Finding quality and safe riding pants is one of the greatest challenges of the everyday rider. Obviously we want a great deal of protection, and there are many options for dedicated riding pants that perform brilliantly while riding. But what if you need something to provide protection while riding, but also something that is livable while off the bike?
Commuting, short hops to bike-night, day rides with as much social interaction as riding, or even touring where you are, say, visiting a National Park and you are on and off the bike, walking as much as riding? Dedicated riding pants can be pretty cumbersome if not completely uncomfortable.
Kevlar jeans are nothing new. They’ve been around longer than we have, but if you’ve ever owned a pair, you’ll know that they really lack in the comfort department. The Kevlar is really abrasive so most manufacturers resort to adding a soft cloth lining over the Kevlar, or lining the entire pant making them even less breathable in warmer weather. And In many cases, Kevlar is only included on the knees and seat anyway. We’ve also had a pair where the abrasive Kevlar shredded the inner liner and then proceeded to slowly abrade the skin on our knee.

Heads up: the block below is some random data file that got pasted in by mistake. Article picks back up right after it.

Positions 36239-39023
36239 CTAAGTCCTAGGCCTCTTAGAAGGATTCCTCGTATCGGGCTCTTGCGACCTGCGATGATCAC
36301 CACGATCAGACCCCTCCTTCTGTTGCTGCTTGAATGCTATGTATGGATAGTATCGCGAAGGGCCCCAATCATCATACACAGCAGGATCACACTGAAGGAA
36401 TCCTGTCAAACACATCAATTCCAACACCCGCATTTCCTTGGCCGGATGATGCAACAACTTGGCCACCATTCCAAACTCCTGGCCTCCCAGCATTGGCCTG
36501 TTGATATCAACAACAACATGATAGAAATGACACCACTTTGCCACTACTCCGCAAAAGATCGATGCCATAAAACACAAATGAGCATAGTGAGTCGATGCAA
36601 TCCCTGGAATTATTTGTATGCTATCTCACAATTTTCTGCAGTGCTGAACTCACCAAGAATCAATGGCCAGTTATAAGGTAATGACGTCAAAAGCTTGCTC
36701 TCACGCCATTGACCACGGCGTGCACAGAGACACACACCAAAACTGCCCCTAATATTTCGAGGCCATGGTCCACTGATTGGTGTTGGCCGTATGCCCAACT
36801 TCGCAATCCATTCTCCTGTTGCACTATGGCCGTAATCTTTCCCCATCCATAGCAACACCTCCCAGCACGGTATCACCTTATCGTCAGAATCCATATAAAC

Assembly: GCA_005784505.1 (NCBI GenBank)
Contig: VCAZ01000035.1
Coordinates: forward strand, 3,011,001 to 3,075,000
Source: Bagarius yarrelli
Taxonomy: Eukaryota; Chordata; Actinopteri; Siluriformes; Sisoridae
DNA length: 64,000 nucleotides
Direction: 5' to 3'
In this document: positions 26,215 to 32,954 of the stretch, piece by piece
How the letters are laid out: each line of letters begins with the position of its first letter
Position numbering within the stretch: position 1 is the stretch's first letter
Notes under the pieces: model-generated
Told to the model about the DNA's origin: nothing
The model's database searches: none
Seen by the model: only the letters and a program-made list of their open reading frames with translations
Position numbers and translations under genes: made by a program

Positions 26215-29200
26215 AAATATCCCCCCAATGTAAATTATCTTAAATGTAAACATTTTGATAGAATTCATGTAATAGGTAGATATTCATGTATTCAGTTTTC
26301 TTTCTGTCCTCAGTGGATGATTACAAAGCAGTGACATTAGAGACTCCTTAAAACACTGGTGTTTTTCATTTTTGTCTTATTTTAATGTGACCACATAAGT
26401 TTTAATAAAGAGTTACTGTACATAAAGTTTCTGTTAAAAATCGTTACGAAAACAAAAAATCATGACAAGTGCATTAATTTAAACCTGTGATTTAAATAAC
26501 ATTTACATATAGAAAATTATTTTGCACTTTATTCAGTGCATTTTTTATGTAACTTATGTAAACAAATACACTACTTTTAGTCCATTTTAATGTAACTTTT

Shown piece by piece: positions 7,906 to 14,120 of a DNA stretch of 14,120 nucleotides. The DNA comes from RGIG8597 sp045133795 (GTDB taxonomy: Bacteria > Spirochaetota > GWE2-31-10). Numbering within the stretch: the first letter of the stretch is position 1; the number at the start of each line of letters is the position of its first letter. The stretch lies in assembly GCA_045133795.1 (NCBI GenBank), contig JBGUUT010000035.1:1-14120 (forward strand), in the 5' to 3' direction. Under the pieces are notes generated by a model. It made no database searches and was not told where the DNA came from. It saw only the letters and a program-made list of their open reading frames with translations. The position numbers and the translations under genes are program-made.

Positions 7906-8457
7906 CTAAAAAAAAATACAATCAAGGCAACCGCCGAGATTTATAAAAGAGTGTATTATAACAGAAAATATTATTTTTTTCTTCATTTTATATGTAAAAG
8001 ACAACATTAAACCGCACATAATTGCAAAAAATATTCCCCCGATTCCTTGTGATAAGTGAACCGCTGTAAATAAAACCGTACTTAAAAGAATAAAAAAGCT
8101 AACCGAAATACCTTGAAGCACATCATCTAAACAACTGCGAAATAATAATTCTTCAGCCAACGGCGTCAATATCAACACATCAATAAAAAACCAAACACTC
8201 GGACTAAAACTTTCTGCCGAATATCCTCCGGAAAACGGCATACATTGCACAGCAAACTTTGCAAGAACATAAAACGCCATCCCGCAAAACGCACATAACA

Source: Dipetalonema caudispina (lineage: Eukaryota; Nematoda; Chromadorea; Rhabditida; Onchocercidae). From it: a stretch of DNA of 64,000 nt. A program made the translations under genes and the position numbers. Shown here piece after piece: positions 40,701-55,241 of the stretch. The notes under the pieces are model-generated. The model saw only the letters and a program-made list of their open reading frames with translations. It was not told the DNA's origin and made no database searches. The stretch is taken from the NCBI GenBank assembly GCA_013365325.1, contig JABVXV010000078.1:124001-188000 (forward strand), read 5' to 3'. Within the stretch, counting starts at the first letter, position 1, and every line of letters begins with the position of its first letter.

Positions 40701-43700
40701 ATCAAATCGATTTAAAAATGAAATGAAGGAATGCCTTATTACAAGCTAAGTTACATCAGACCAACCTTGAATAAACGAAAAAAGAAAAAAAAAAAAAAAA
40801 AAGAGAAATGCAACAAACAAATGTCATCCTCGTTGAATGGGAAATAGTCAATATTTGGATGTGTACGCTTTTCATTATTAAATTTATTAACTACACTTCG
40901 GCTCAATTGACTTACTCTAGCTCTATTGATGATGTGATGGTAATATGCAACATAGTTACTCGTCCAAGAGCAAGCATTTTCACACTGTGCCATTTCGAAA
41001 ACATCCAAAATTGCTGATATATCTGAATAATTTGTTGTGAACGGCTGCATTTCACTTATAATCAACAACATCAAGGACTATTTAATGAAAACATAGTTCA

As a result, we’ve shied away from Kevlar jeans opting for super-thick work pants, dedicated nylon riding pants or simply forgoing leg protection and just wearing a favorite pair of blue jeans.
Enter Bolid’Ster. We were able to get our hands on a pair of their regular fit Bolid’Ster Jean’Ster pants to put them through their paces. Based on our past experiences with other riding pants we didn’t really have very high expectations. But we’ve been surprised before and thought it would be irresponsible to not give the Bolid’Ster Jean’Ster an honest try.
So, What on Earth is UHMWPE?
Bolid’Ster is a French company that manufactures protective pants made out of a single-layer denim fabric called Armalith 2.0 which has UHMWPE (Ultra-High Molecular Weight Polyethylene) woven into it. This material was developed for and is used in aerospace industries and military applications.
The claim is that Armalith 2.0 is five times more abrasion-resistant, 40-percent lighter, 2.5 times stronger and lasts ten times longer against UV exposure than Kevlar. They claim to have similar performance to leather when it comes to abrasion and resistance to snagging and tearing. In fact, Armalith 2.0 is the only abrasion resistant material made from a single layer of fabric to meet the CE-13595-2 motorcycle safety standard.
But what’s really interesting is the mechanical strength of Armalith 2.0. It’s strong enough to be used in bullet proof jackets, it is used in mooring lines for offshore platforms, military armors and even spacecraft tethers. And to make the pants even stronger, Bolid’ster jeans are stitched together with the same thread they use for airbags. So, yeah, we have very little doubt that these pants are robust and up to the task.